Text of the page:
“Network! Connect with people! Expand your network! Make more connections!”
This kind of tireless “business” rah-rah seems to wear on us all. Like me, most creatives have a hard time wrapping our heads around the narrative that our success will result from forming countless faceless connections that will bring us a step closer to the people who can truly help us.
In reality, it’s by staying human that we find those people, and they’re often not the ones we originally had our sights set on. We aim to meet the most successful and prestigious of our industry—the authors, speakers, and figures who shape our worldview. And these people are accessible, make no mistake. But we have to work our way into their networks, by forming mutual connections ourselves. So, while we’re at it, why not make new friends?
While the concept of “making friends, not connections” may sound to some people like just a bunch of hippie-dippie talk, I urge every aspiring freelancer to consider this deeply. By focusing on what creates lasting friendships, we resist the temptation to be transactional, we form deeper connections, and we reap far greater rewards in the long run.
Resist the temptation to be transactional.
When we focus on quantity over quality of connections, we shoot ourselves in the foot long-term.
You’re not the only freelancer in your trade—by far. When we’re too transactional about the connections we make, we miss the chance to form real bonds with people like us. As Seth Godin famously reiterates, there are piano teachers who win competitions, and piano teachers who refuse to enter competitions—and focus on giving students a fun learning experience instead. They’re competing, they’re just on the same board.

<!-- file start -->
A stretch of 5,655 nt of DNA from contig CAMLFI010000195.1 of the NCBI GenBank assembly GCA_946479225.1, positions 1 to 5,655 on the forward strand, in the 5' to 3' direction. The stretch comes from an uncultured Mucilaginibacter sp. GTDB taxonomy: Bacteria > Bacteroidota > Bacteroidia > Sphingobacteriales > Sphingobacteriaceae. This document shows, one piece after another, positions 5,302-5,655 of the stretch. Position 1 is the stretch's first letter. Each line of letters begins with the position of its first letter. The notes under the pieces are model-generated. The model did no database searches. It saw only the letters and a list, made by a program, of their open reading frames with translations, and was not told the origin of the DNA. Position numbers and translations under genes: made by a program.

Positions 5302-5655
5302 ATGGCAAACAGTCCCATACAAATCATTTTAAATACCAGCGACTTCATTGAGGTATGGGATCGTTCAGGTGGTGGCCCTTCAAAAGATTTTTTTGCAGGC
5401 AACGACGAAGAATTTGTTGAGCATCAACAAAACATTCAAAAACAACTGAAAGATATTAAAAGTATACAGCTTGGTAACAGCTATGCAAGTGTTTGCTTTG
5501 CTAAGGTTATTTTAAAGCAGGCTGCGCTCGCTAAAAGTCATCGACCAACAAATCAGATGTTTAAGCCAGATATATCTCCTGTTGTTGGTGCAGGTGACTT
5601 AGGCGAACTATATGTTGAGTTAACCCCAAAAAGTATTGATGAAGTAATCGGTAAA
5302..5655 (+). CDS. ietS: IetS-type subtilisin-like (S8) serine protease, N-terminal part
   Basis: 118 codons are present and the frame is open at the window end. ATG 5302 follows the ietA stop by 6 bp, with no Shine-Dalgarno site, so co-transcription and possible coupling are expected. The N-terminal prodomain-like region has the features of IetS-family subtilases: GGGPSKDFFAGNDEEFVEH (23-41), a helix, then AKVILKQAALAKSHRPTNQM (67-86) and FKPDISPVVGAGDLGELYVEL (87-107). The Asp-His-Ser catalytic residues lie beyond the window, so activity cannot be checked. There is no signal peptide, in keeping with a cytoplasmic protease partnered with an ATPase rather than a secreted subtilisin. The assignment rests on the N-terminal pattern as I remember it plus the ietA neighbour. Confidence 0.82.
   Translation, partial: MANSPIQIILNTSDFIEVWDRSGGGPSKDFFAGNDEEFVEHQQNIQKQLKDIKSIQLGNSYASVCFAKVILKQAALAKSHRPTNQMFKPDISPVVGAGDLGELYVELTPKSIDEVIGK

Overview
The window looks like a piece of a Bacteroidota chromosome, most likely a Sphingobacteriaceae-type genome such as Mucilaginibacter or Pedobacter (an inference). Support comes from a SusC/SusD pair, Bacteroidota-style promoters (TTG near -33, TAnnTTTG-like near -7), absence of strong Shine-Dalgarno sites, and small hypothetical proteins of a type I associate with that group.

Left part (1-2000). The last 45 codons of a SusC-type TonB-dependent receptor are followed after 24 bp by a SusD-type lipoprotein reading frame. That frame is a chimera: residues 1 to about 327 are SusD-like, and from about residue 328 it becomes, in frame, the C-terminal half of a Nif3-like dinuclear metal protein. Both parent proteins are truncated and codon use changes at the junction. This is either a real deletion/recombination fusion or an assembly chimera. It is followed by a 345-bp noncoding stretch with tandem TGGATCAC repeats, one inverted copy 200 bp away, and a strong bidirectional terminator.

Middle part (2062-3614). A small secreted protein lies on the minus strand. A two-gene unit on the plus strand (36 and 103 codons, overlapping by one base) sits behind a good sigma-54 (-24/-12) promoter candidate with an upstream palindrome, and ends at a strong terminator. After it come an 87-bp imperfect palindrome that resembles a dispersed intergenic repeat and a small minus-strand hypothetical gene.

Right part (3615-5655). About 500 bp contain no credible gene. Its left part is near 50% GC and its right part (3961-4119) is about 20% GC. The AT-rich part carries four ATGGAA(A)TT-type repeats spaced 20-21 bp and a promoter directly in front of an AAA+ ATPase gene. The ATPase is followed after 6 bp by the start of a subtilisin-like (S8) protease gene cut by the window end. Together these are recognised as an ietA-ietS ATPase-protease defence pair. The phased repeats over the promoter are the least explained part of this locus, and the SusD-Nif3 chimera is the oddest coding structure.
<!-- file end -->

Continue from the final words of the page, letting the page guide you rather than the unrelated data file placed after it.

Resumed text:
In the same way, when we don’t focus enough on who we’re connecting with, we spend unnecessary time on people who won’t become helpful in our lives, at the expense of optimizing our time for people who will.
Get to know others, and just as importantly: let them get to know you.
For the reasons I listed above, it’s in your best interest to get to know the people with whom you’re connecting. For these same reasons, it’s equally beneficial to let others get to know you.
We don’t always think of it that way; we focus on getting to know people as the outbound, intentional activity that it is. But we rarely consider what it means to allow others to get to know us. It means not being too mysterious, not hiding behind a façade, and being okay that you don’t jive with every person you meet.
The point is, when people feel like they are getting to know us, they will trust us more. Right? When you get to know someone, don’t you start trusting them? We can spend hours learning every little detail about someone, and never earn their trust. We have to also let them learn who we are.
Remember TTT: things take time.
My future father-in-law, esteemed child psychologist Dr. Scott Nelson, is famous in his family and communities for three letters: TTT. Things take time.
We can’t rush the process of getting to know people; we shouldn’t shortcut the time it takes for real human connections to form. When we really get along with someone, that time will be shorter, but it doesn’t mean we should rush it. We just need to enjoy the journey and let it happen naturally. Otherwise, we risk damaging things in the process.
The saying “You can’t make old friends” encapsulates this perfectly—no matter how much you have in common with someone, it is the time spent together that deepens the interpersonal bonds which make life worth living.
To summarize, just focus on staying human.
If you’re in it for the long run, rather than just the short-term wins, we’d love to see you apply to become a student, mentor, or partner for GigLoft U. Students not only learn how to make friends rather than connections, but actively do just that with our expanding network of other students, volunteer mentors, and partner brands.